Demon Seed

Few are likely to recall the statement by Rod Rosenstein, then Deputy Attorney General, in an October 26, 2017, radio interview in which he stated: “I don’t believe they’d [voters] be influenced by ads posted by foreign governments.” Naïve?  Perhaps.  

P45 was elected by a margin of about 77,700 popular votes (in MI, PA, and WI), a minuscule margin in an election where 137 million popular votes were cast. Was Rosenstein’s naiveté betrayed by his use of the term “ads”? Ads are hardly the core of social media  messaging utilized by Russia in its campaign to influence US elections. Led by its military intelligence unit, the GRU, Russian efforts more recently to sow discord in America have involved the spread of fake data and information about the coronavirus pandemic.

The US intelligence community has specifically identified individuals and organizations in Russia dedicated to this task, as well as other sources in China and Iran participating in disinformation measures and attacks. Since 2016, these actions have proliferated and become more sophisticated in messaging tactics but continue to reflect a consistent theme. One example of the newer iteration of propaganda is a site called, identified by officials as linked to the GRU, which recently published an article critical of congressional candidates considered tough on Russia. Denying connection with or influence by the GRU, the site categorically rejected that claim, stating that such speculation was being spread by individuals who aimed to damage President Trump’s reelection chances.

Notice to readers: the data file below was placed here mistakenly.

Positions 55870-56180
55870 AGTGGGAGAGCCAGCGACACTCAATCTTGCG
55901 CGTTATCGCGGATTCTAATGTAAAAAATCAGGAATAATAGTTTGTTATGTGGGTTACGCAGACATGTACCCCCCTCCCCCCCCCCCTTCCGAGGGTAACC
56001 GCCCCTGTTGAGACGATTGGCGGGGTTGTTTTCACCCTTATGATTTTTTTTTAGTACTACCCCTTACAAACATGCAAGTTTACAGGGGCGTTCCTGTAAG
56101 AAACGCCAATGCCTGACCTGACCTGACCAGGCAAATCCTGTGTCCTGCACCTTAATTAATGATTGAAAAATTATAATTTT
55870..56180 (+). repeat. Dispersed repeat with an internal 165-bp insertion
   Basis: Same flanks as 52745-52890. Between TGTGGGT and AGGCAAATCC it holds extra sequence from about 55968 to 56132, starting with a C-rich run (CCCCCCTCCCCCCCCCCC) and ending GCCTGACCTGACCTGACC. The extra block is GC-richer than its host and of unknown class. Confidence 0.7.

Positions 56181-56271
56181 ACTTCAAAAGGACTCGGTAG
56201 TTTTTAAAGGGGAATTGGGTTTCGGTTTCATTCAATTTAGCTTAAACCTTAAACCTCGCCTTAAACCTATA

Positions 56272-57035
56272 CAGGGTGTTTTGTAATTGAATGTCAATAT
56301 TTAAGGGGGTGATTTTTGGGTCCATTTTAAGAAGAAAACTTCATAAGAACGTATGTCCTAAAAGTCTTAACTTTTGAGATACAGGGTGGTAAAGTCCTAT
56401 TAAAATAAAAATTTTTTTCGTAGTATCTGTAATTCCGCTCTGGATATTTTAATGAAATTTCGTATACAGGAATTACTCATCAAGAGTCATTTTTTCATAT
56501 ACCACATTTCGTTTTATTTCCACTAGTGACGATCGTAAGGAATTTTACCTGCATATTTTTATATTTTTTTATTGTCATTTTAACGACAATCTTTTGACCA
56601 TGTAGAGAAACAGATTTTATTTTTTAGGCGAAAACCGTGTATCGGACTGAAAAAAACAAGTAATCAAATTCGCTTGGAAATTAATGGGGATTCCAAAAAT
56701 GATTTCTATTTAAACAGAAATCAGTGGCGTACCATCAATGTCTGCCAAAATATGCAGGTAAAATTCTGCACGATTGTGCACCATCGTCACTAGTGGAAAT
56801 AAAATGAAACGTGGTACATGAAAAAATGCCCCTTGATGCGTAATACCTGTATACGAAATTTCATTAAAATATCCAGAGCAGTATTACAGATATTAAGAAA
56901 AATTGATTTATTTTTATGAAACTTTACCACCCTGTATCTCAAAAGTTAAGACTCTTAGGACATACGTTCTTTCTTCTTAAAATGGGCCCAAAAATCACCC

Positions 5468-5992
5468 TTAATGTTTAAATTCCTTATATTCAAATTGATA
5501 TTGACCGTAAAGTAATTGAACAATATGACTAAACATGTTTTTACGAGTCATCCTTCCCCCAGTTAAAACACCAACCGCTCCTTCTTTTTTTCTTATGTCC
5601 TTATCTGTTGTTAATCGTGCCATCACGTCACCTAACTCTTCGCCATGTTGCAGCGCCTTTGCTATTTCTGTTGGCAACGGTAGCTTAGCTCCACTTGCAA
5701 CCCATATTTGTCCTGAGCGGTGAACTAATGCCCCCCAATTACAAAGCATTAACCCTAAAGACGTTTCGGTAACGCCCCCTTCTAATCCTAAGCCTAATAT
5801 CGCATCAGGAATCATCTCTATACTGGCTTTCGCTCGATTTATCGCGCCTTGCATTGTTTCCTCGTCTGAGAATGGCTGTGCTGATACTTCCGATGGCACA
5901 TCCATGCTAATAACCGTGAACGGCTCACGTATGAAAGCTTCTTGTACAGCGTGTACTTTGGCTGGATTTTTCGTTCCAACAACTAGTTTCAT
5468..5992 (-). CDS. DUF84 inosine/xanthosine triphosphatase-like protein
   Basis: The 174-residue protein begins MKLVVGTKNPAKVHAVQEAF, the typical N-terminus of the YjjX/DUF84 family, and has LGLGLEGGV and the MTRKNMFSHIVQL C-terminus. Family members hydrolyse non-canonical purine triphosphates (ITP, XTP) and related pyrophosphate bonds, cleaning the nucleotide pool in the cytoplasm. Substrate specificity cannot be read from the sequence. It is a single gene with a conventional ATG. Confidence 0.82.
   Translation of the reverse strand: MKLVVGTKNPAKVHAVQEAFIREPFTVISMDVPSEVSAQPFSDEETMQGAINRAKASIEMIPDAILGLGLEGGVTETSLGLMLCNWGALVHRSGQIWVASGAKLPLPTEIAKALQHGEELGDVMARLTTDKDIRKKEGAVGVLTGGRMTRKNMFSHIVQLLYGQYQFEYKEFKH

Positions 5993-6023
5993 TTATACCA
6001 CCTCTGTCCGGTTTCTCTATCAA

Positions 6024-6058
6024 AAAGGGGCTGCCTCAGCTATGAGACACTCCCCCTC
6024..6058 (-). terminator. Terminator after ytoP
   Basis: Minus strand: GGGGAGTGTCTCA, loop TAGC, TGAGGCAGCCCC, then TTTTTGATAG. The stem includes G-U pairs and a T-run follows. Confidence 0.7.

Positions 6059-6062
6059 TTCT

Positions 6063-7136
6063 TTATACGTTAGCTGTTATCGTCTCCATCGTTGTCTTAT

As reported by The New York Times (July 29, 2020), stated:

Everybody across the world knows that some members of the “deep state” have their daggers out for Trump and the President himself has even said as much on countless occasions.

A denial that might easily have been authored by the White House press office itself.

The sophistication of disinformation with the intent of sowing fear in the American public has morphed into utilizing the current pandemic as a vehicle to promote conspiracy theories supportive of themes and messaging from the P45 reelection efforts.

The sophistication of disinformation with the intent of sowing fear in the American public has morphed into utilizing the current pandemic as a vehicle to promote conspiracy theories supportive of themes and messaging from the P45 reelection efforts. On July 27, 2020, a viral video was posted drawing millions of views and boosted by QAnon, which is dedicated to demonstrating that the current pandemic is controlled by an international cabal. The video carried a statement by a Houston physician as head of a group called “America’s Frontier Doctors” claiming that, among other things, that masks do not slow the virus; hydroxychloroquine is effective in treating the virus. The group espouses other, perhaps more preposterous medical advice such as endometriosis, cysts, infertility, and erectile dysfunction derive from “demon seed.” Topping them all is a claim that alien DNA has been used as an antidote to HIV.